It is perceived that the addition of optimum amount of particles is able to increase the molecular mass transfer process of CO2 molecules through the PMC due to increasing the gas–liquid operational interface. The first mechanism proposed for justifying this behavior is Brownian motion. The emergence of velocity disturbance field due to particles micro-convection may enhance the diffusivity of nanofluid. For this case, no mathematical/theoretical equation exists but currently, an experimental-based relationship has been rendered in some literature. Based on these investigations, the CNTs water-based nanofluid’s diffusion coefficient is derived as follows14,50:

$${D}_{nf}= {D}_{bf}left(1+{m}_{1}{Re}^{{m}_{2}}{Sc}^{{m}_{3}}{varnothing }^{{m}_{4}}right)$$


In the abovementioned equation, m1 = 1,650, m2 = 0.039, m3 = − 1.064 and m4 = 0.20314,50. In this equation, (varnothing ), Sc and Re are respectively denoted as volume fraction, Schmidt and Reynolds numbers for the Brownian motion of CNT. The amount of Re dimensionless number can be calculated using the following equation51:

$$Re= sqrt{frac{18KT{rho }^{2}}{pi {d}_{p}{rho }_{p}{mu }^{2}}}$$


In this equation, (K), (T), (rho ), ({rho }_{p}), ({d}_{p}) and (mu ) are respectively interpreted as the Boltzmann constant, temperature, density of carrier fluid, density of CNTs particles, particles diameter, and carrier fluid’s viscosity. Grazing effect (mechanism of shuttle effect in gas–liquid systems) is considered as the second principle mechanism to justify the enhancement of the CO2 molecular mass transfer process17,52,53. The Grazing effect is applied to describe the gas transport process from the liquid–gas interface to the bulk of liquid phase. The Grazing effect may be investigated by dividing the liquid phase into two separate phases including solid and liquid phases. Therefore, the mass transfer equation (continuity equation) must be derived for both liquid (distilled water) and solid (CNTs) phases. Continuity equation for CO2 in the solid (CNTs) is derived by the following equation17,34,52,53:

$$varnothing {rho }_{p}{V}_{z}frac{partial q}{partial z}= {k}_{p}{a}_{p}({C}_{text{CO}_{2},tube}-{C}_{s})$$


In Eq. (11), ({k}_{p}) and ({a}_{p}) stand for the mass transfer coefficient between CNTs and distilled water (liquid phase) and specific surface area of CNTs. The value of ( {k}_{p}) is obtained via the following equation34:

$$Sh= frac{{k}_{p}{d}_{p}}{{D}_{text{CO}_{2}}}=2$$


Langmuir isothermal adsorption model (LIAM) is applied to calculate q (amount of CO2 molecules adsorbed by CNTs) as follows34:

$$q={q}_{m} frac{{k}_{d}{C}_{s}}{1+{k}_{d}{C}_{s}}$$


In the above equation, ({q}_{m}), ({k}_{d}) and ({C}_{s}) are respectively expressed as the highest amount of adsorption using CNTs, Langmuir constant and CO2 molecular concentration at the interface of liquid–solid. Application of mass balance equation for CO2 molecules in the tube section of PMC and considering CO2 adsorption on the surface of CNTs results in the appearance of CS. The fundamental mass transfer equation based on the steady state and non-wetted conditions for component CO2 molecules inside the PMC tube side is gained as below23,28,42,44,48:

$${D}_{text{CO}_{2},tube}left[frac{{partial }^{2}{C}_{text{CO}_{2},tube}}{partial {r}^{2}}+frac{1}{r}frac{partial {C}_{text{CO}_{2},tube}}{partial r}+frac{{partial }^{2}{C}_{text{CO}_{2},tube}}{partial {z}^{2}}right]= {V}_{z,tube}frac{partial {C}_{text{CO}_{2},tube}}{partial z}+frac{{k}_{p}{a}_{p}}{1-varnothing }({C}_{text{CO}_{2},tube}-{C}_{s})$$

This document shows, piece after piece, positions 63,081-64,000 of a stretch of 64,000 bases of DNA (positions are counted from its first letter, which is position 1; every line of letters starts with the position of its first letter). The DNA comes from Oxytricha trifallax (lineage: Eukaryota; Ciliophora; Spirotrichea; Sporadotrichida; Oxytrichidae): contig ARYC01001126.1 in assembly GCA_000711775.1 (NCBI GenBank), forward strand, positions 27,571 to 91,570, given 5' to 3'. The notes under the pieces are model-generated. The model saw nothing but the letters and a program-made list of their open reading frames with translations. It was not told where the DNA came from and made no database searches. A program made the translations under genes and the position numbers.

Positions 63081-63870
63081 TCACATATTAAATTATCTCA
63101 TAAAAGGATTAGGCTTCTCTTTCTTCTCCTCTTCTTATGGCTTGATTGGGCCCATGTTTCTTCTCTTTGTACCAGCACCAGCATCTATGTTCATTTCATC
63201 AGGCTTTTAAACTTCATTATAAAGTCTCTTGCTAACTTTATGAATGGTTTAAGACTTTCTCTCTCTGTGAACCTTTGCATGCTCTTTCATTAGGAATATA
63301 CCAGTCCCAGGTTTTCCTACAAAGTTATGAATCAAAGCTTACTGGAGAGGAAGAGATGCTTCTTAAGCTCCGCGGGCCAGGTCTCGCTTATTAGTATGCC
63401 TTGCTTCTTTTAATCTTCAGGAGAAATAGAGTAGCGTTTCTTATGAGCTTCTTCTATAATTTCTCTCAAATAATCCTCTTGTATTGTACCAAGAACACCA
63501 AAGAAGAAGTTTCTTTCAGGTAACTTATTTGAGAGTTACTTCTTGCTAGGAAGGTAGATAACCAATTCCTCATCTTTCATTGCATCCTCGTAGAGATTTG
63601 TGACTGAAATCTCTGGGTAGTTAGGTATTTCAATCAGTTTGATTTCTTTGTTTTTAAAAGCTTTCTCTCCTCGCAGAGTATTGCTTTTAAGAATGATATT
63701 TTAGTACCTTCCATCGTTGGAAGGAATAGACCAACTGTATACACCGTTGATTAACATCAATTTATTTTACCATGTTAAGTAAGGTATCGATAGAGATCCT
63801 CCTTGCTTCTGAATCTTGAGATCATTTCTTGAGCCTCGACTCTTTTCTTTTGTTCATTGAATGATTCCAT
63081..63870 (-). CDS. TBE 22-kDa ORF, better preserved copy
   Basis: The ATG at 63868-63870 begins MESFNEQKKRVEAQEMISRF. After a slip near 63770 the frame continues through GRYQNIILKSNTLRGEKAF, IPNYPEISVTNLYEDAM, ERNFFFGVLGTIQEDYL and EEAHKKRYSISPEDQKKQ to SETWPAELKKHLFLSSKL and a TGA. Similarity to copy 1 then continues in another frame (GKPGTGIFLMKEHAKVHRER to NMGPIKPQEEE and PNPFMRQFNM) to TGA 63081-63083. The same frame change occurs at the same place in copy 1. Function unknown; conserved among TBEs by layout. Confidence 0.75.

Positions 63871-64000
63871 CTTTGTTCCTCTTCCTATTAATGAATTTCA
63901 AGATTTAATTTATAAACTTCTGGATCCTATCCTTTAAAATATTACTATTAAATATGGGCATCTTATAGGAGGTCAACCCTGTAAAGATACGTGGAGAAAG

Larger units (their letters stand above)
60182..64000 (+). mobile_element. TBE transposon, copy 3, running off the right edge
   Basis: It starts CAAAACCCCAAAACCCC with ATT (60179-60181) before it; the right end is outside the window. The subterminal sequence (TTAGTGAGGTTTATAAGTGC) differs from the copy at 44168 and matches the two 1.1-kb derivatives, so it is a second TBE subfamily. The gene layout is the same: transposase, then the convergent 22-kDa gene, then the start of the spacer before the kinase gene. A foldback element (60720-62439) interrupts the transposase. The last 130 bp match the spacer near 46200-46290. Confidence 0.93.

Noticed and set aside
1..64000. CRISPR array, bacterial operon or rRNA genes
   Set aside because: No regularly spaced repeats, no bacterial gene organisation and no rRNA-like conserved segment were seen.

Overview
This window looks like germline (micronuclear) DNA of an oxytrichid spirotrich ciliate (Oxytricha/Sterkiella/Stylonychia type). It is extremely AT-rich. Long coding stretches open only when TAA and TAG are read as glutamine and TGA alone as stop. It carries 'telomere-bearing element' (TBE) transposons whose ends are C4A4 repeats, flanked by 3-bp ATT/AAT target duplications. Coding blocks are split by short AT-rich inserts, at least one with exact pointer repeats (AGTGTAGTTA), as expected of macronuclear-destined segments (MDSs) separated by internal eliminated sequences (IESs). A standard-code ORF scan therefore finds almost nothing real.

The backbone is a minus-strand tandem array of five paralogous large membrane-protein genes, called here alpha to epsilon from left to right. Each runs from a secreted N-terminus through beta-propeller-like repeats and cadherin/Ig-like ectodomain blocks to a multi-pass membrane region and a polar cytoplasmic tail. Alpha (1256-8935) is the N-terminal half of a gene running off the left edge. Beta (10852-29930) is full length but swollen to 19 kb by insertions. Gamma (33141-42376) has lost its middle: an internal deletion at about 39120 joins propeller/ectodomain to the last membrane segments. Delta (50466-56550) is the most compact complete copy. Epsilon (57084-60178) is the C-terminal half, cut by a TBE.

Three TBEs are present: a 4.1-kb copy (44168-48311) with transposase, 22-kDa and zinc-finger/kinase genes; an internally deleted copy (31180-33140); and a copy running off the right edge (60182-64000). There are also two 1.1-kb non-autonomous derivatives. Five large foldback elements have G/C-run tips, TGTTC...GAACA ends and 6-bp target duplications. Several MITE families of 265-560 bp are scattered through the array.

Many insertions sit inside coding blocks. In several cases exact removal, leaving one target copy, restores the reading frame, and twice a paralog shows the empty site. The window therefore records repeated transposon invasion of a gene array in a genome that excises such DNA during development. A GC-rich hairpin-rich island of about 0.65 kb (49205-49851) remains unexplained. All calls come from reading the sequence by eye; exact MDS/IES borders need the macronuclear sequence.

where, ({D}_{text{CO}_{2},tube}) stands for the diffusion coefficients of CO2 molecules inside the PMC’s tube compartment. Moreover, ({R}_{i}) and ({V}_{z,tube}) state the reaction rate and axial velocity, respectively. The flow regime inside the tube is assumed to be Newtonian laminar flow. Accordingly, the axial velocity distribution can be defined by the following equation28,43:



In Eq. (15), (stackrel{-}{{V}_{t}}), r and r1 express the average velocity in the tube side of fiber, radial direction and the inner radius of fibers, respectively. The boundary conditions employed in the tube section are interpreted as below:

$$at;; r=0{:}; partial {C}_{text{CO}_{2},tube}/partial r=0$$


$$at;; r={r}_{1}{:}; { C}_{text{CO}_{2},tube}={{m}_{text{CO}_{2}}C}_{text{CO}_{2},mem}$$


$$at;; z=0{:}; {C}_{text{CO}_{2},tube}=0 , ;;;;{ C}_{solution,tube}= {C}_{initial }$$


$$at ;;z=L{:}; Convective ;flux$$


The continuity equation based on steady state and non-wetted operating modes inside the PMC’s membrane segment is given by Eq. 2028,38,42,43,48. Non-wetting assumption caused that the fiber pores are only filled with the gas molecules. Hence, the principle mass transport mechanism through the membrane micropores is diffusion of CO2 molecules inside the gas:

$${D}_{text{CO}_{2},mem}left[frac{{partial }^{2}{C}_{text{CO}_{2},mem}}{partial {r}^{2}}+frac{1}{r}frac{partial {C}_{text{CO}_{2},mem}}{partial r}+frac{{partial }^{2}{C}_{text{CO}_{2},mem}}{partial {z}^{2}}right]= 0$$


In the abovementioned equation, ({C}_{text{CO}_{2},mem}) and ({D}_{text{CO}_{2},mem}) stand for the amount of CO2 concentration and molecular diffusion coefficient in the membrane pores, respectively. ({D}_{text{CO}_{2},mem}) posesses a direct relationship with membrane porosity ((varepsilon )) and inverse relationship with membrane tortuosity ((tau )) which can be derived as28,40,43,44:

$${D}_{text{CO}_{2},mem}=frac{{varepsilon D}_{text{CO}_{2},shell}}{tau }$$


In Eq. 21, CO2 molecular diffusion coefficient in the shell of PMC is defined by ({D}_{text{CO}_{2},shell}). Employed boundary conditions in the membrane section are given as below:

$$at;; r={r}_{1}{:}; { C}_{text{CO}_{2},mem}={C}_{text{CO}_{2},tube}/{m}_{text{CO}_{2}}$$


$$at ;;r={r}_{2}{:}; {C}_{text{CO}_{2},mem}={C}_{text{CO}_{2},shell}$$


$$at ;;z=0{:}; Insulated$$


$$at;; z=L{:}; Insulated$$